“Over the years the conversation about diversity and inclusivity and our understanding of diversity and inclusivity has expanded well beyond race and nationality to include gender, LGBTQA, adult learner, as well as many other forms of diversity,” Austin said. “It is important to understand how the definition has expanded and evolved over time.”
Barbara Dewey, dean of University Libraries and leader of another review team, agreed. “One of the things that the University needs is an overall definition on diversity,” she said.
A definition is now in the works, she said, in part thanks to her published review.
Austin highlighted continual follow-up on the progress of the proposed plans as one of the most important best practices. His team reviewed 12 to 15 different plans from across the University’s 48 units, and he wants to see them fully implemented.
“There needs to be consistent follow through, a constant reminder to remain committed to all aspects of the plan that we have collectively agreed upon, and that we routinely update and assess the plan as necessary, to maintain currency,” Austin said.
Beginning with the current University strategic planning cycle, diversity planning is merging into the University’s overall planning process. For 2014-15 through 2018-19, each unit plan will require an update on progress toward meeting their unit diversity plans for the upcoming strategic planning cycle.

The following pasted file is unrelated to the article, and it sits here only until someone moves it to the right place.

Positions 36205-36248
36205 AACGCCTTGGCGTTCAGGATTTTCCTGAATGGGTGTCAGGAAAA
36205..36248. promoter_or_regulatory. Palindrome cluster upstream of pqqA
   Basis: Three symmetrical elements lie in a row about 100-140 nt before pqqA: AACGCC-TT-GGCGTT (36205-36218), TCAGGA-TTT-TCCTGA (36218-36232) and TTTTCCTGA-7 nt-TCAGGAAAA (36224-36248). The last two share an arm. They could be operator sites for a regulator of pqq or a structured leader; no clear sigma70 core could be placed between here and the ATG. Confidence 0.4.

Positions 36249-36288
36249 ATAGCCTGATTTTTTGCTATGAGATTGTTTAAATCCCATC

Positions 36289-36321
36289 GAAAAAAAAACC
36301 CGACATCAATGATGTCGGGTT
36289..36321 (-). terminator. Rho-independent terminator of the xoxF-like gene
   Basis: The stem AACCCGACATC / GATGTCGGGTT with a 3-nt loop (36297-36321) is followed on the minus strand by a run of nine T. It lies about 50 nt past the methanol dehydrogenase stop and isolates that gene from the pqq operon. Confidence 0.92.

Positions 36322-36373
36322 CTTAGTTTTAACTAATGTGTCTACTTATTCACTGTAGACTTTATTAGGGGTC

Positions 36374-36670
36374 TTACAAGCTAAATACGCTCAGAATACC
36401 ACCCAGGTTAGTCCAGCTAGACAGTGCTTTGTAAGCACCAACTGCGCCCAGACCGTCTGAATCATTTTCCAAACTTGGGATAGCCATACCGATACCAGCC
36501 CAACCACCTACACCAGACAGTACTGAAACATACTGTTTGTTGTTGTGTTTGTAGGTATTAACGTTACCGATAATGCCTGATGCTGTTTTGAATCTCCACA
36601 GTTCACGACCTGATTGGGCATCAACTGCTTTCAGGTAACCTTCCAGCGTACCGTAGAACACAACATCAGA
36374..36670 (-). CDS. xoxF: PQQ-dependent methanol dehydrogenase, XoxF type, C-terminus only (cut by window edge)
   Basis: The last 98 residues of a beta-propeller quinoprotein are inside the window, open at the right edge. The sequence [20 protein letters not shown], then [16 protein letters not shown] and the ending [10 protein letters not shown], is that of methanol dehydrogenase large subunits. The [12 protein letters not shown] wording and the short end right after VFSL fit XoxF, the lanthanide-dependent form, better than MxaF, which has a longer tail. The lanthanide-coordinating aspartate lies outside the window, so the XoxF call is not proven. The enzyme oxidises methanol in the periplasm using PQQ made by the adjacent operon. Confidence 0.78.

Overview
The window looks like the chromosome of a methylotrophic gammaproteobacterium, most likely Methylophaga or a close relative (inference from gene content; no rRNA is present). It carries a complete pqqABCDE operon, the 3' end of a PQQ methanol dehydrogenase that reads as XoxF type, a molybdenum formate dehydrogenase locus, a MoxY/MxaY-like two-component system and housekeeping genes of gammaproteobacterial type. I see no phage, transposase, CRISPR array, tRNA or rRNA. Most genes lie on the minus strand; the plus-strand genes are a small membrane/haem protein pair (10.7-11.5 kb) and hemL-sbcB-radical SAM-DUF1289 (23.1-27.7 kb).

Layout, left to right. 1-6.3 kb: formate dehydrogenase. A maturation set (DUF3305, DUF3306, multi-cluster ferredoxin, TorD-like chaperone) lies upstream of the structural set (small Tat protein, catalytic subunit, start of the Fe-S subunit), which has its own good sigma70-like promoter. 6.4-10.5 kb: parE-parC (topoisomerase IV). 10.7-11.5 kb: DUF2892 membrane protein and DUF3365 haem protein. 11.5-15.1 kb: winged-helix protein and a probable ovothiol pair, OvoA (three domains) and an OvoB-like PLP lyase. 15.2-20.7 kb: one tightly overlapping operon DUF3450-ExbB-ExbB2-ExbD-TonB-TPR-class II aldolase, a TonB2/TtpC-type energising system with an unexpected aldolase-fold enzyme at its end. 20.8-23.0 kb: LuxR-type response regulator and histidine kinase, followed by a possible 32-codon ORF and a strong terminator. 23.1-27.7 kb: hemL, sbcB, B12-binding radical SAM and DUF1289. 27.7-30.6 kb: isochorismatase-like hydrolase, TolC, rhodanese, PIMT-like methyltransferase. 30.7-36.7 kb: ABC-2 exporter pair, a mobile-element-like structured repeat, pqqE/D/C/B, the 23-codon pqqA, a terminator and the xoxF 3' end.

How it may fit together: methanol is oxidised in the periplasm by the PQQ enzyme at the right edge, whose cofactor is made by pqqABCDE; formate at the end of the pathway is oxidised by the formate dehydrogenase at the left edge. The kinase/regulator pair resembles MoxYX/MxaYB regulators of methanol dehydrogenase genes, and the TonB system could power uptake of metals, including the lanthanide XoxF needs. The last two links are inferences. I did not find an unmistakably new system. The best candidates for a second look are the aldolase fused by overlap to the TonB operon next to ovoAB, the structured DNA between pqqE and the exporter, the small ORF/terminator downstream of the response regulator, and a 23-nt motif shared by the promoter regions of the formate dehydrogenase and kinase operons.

“One of our goals moving forward is to fully integrate these same best practices and strategies within the University’s strategic plan and to work toward building on our overall efforts to enhance diversity, equity and inclusion throughout the University,” Whitehurst said.
In the context of the current University strategic planning cycle, diversity planning is merging into the University’s overall planning process and under the unit strategic planning guidelines for 2014-15 through 2018-19, each planning unit plan included a progress update on meeting each of the seven challenges of the "Framework" and unit diversity plans for the upcoming strategic planning cycle.
Final results of the 2014-15 Framework review — review team feedback, best practices and updated unit strategic plans incorporating diversity, as well as an overall University-level assessment of progress and next steps and related materials — are now available on the Office of Educational Equity's diversity strategic planning website at http://equity.psu.edu/updates-10-15/2010-15. Summary analysis of best practices is available at http://equity.psu.edu/updates/analysis/best-practices-summary-analysis. A series of presentations highlighting best practices will be forthcoming, in partnership with the Office of Planning and Institutional Assessment.